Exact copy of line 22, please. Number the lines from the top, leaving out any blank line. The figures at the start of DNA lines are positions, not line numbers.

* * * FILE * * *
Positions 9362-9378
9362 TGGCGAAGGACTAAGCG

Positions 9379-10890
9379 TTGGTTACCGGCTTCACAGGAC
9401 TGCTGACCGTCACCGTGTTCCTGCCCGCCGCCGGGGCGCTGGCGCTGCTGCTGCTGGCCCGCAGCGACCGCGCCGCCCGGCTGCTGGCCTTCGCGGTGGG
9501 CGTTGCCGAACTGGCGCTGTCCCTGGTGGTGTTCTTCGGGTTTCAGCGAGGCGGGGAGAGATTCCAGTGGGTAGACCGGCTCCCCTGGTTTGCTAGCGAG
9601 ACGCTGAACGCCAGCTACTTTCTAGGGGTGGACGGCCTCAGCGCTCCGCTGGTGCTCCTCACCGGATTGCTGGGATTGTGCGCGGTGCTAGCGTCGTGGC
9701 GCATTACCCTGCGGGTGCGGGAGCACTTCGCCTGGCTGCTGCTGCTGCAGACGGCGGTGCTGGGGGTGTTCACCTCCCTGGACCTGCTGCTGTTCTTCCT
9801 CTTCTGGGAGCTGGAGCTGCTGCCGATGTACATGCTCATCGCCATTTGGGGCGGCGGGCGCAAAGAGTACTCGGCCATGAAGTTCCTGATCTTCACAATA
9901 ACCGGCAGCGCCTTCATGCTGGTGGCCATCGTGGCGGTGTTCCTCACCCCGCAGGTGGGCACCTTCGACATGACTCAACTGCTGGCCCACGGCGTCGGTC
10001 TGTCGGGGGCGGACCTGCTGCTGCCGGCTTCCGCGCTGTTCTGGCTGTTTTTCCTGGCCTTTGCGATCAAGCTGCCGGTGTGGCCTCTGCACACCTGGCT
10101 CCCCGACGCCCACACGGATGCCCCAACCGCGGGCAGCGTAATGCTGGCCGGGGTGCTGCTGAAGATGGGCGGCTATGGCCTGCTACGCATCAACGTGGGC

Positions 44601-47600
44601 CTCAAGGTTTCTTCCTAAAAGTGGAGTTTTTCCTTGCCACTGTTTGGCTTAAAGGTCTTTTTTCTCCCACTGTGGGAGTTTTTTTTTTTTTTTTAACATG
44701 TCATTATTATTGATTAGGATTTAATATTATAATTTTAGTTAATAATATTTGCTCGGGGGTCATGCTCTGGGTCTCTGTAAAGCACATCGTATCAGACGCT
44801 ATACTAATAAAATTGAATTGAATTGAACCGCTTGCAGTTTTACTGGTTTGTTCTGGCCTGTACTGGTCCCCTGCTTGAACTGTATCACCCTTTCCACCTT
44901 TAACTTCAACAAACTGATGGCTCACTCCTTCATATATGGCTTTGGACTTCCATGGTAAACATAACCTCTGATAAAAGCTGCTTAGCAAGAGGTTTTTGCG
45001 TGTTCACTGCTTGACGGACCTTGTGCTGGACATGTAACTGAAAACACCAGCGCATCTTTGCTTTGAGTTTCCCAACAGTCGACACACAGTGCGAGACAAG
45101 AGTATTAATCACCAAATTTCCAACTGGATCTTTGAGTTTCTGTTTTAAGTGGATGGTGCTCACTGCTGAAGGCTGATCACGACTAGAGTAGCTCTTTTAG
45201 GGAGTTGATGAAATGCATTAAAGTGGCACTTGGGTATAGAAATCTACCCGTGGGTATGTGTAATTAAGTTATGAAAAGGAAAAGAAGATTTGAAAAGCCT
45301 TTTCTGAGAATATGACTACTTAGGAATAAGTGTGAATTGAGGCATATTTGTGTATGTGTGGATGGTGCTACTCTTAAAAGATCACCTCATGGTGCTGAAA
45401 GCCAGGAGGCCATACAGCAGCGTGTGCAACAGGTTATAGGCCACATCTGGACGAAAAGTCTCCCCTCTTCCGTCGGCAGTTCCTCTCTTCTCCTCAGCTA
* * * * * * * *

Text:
45401 GCCAGGAGGCCATACAGCAGCGTGTGCAACAGGTTATAGGCCACATCTGGACGAAAAGTCTCCCCTCTTCCGTCGGCAGTTCCTCTCTTCTCCTCAGCTA